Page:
Quote 'Medicare for All' would cover everyone, save billions in first year: new study:Friedman says his analysis shows that a nonprofit single-payer system based on the principles of the Expanded and Improved Medicare for All Act, H.R. 676, introduced by Rep. John Conyers Jr., D-Mich., and co-sponsored by 45 other lawmakers, would save an estimated $592 billion in 2014. That would be more than enough to cover all 44 million people the government estimates will be uninsured in that year and to upgrade benefits for everyone else.

“No other plan can achieve this magnitude of savings on health care,” Friedman said.

Quote 'Medicare for All' would cover everyone, save billions in first year: new study:“These savings would be more than enough to fund $343 billion in improvements to our health system, including the achievement of truly universal coverage, improved benefits, and the elimination of premiums, co-payments and deductibles, which are major barriers to people seeking care,” he said.
Quote 'Medicare for All' would cover everyone, save billions in first year: new study:Over the next decade, the system’s savings from reduced health inflation (“bending the cost curve”), thanks to cost-control methods such as negotiated fees, lump-sum payments to hospitals, and capital planning, would amount to an estimated $1.8 trillion.
Quote 'Medicare for All' would cover everyone, save billions in first year: new study:Friedman said the plan would be funded by maintaining current federal revenues for health care and imposing new, modest tax increases on very high income earners. It would also be funded by a small increase in payroll taxes on employers, who would no longer pay health insurance premiums, and a new, very small tax on stock and bond transactions.

“Such a financing scheme would vastly simplify how the nation pays for care, restore free choice of physician, guarantee all necessary medical care, improve patient health and, because it would be financed by a program of progressive taxation, result in 95 percent of all U.S. households saving money,” Friedman said.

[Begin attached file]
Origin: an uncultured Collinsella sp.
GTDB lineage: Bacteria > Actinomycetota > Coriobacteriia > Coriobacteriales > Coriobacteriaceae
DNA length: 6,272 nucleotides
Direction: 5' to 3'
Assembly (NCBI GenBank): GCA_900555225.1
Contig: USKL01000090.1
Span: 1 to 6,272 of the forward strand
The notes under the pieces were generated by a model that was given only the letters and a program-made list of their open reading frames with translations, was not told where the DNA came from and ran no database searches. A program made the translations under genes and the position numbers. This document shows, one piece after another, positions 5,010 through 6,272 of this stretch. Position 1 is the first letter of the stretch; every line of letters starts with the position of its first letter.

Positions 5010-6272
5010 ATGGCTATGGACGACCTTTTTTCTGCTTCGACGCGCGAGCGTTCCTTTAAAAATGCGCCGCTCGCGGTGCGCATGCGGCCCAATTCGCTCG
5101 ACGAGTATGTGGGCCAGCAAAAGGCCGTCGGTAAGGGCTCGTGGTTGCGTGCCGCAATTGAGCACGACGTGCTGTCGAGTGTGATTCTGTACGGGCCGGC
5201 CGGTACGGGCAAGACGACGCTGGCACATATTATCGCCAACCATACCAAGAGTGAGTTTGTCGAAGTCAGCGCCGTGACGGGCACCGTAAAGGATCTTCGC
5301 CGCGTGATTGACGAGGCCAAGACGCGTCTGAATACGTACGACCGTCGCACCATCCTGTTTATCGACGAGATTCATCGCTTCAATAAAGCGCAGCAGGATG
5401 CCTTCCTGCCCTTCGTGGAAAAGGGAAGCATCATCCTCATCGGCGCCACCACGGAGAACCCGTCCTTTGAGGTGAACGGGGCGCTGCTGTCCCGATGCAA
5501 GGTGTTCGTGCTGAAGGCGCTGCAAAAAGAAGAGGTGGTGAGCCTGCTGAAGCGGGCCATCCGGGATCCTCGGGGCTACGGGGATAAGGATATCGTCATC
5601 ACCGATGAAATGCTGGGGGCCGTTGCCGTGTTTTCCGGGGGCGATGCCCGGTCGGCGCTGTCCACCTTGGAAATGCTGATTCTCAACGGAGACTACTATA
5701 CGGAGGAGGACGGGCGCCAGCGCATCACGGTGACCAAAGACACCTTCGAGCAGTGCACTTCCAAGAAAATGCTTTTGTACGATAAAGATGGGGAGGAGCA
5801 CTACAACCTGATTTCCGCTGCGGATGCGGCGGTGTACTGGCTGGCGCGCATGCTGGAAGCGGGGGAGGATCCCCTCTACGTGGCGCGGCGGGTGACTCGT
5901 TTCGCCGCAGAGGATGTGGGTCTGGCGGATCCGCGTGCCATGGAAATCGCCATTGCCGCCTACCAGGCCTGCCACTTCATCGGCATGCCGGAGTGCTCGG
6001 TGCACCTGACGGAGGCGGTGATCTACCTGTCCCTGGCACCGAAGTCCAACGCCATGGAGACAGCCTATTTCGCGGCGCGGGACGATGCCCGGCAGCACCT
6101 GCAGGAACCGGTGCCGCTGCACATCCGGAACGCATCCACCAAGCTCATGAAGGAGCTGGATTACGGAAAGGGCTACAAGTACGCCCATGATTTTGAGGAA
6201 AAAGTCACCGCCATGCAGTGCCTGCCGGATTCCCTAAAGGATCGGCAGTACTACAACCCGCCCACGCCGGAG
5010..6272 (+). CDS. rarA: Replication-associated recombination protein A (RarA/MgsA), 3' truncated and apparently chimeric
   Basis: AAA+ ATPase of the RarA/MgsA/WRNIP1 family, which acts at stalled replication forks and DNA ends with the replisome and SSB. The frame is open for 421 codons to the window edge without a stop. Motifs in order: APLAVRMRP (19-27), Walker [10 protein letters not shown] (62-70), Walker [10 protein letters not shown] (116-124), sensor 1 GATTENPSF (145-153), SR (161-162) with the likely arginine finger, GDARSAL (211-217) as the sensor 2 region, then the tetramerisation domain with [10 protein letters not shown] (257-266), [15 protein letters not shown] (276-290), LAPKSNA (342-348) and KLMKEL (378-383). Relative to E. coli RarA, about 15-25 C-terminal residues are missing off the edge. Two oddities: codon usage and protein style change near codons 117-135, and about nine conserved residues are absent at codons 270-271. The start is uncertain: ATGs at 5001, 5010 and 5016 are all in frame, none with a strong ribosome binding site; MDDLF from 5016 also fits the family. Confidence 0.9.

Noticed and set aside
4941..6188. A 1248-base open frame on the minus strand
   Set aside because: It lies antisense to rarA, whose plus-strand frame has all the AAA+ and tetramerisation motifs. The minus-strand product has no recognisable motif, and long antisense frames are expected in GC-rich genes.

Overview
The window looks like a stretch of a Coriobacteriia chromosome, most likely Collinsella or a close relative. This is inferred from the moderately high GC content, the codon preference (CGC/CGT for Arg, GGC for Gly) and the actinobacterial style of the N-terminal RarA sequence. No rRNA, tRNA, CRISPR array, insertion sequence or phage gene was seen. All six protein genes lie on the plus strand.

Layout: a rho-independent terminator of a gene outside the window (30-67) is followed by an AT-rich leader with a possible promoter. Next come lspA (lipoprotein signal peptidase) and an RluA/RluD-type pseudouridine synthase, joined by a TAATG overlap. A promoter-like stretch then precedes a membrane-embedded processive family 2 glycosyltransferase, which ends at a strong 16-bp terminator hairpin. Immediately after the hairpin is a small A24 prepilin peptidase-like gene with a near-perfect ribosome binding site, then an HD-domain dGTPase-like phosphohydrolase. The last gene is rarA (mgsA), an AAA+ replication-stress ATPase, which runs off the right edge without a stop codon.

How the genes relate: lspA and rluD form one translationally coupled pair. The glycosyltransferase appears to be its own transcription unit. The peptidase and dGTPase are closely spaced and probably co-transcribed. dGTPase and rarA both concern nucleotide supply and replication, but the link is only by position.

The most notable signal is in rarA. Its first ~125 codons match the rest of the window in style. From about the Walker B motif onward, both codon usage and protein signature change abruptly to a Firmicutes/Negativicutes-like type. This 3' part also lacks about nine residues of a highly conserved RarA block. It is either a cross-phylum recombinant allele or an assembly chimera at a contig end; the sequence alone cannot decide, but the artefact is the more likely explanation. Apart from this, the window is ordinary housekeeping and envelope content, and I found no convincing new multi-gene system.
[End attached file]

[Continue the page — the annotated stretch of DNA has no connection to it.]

Friedman’s findings are consistent with other research showing large savings from a single-payer plan. Single-payer fiscal studies by other economists, such as Kenneth E. Thorpe (2005), have arrived at similar conclusions, as have studies conducted by the Congressional Budget Office and the General Accountability Office in the early 1990s. Other studies have documented the administrative efficiency and other benefits of Canada’s single-payer system in comparison with the current U.S. system.

Friedman’s research was commissioned by Physicians for a National Health Program, a nonprofit research and educational organization of more than 18,000 doctors nationwide, which wanted to find out how much a single-payer system would cost today and how it could be financed.

For the details of this plan see this link:

DAnneMarc's picture
DAnneMarc 9 years 3 weeks ago

Kend ~ If that doesn't answer your question you need to go back to school and relearn English.

Aliceinwonderland's picture
Aliceinwonderland 9 years 3 weeks ago

Kend - READ THE ABOVE ARTICLE. Medicare For All; endorsed by a professor of economics, no less! And that is how we will pay for it, my friend. If you truly want answers, here they are! No need to ask that question, ever again... unless you're just being rhetorical and don't care about the answer! - AIW

P.S. Marc, thank you!!

Aliceinwonderland's picture
Aliceinwonderland 9 years 1 week ago

Duplicate comment eliminated.